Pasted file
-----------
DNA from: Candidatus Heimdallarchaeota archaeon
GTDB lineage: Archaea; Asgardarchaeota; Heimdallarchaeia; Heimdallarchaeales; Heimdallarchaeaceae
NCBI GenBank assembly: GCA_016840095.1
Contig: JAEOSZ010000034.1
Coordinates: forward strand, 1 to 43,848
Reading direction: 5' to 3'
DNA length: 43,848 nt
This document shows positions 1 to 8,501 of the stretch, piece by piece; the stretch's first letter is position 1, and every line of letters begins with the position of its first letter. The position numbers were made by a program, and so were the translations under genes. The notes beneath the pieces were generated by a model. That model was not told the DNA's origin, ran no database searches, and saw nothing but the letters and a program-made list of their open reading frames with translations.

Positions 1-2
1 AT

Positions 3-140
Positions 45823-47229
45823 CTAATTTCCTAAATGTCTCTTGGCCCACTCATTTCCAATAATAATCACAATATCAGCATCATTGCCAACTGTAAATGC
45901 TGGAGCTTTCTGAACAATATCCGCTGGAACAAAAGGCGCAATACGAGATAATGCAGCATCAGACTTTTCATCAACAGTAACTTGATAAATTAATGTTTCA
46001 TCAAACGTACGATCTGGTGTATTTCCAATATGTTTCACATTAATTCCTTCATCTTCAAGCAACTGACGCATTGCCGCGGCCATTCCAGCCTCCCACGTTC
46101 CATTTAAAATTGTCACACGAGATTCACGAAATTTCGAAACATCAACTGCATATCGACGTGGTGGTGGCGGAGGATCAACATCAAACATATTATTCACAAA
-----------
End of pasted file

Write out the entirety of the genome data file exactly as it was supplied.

DNA from: Candidatus Heimdallarchaeota archaeon
GTDB lineage: Archaea; Asgardarchaeota; Heimdallarchaeia; Heimdallarchaeales; Heimdallarchaeaceae
NCBI GenBank assembly: GCA_016840095.1
Contig: JAEOSZ010000034.1
Coordinates: forward strand, 1 to 43,848
Reading direction: 5' to 3'
DNA length: 43,848 nt
This document shows positions 1 to 8,501 of the stretch, piece by piece; the stretch's first letter is position 1, and every line of letters begins with the position of its first letter. The position numbers were made by a program, and so were the translations under genes. The notes beneath the pieces were generated by a model. That model was not told the DNA's origin, ran no database searches, and saw nothing but the letters and a program-made list of their open reading frames with translations.

Positions 1-2
1 AT

Positions 3-140
Positions 45823-47229
45823 CTAATTTCCTAAATGTCTCTTGGCCCACTCATTTCCAATAATAATCACAATATCAGCATCATTGCCAACTGTAAATGC
45901 TGGAGCTTTCTGAACAATATCCGCTGGAACAAAAGGCGCAATACGAGATAATGCAGCATCAGACTTTTCATCAACAGTAACTTGATAAATTAATGTTTCA
46001 TCAAACGTACGATCTGGTGTATTTCCAATATGTTTCACATTAATTCCTTCATCTTCAAGCAACTGACGCATTGCCGCGGCCATTCCAGCCTCCCACGTTC
46101 CATTTAAAATTGTCACACGAGATTCACGAAATTTCGAAACATCAACTGCATATCGACGTGGTGGTGGCGGAGGATCAACATCAAACATATTATTCACAAA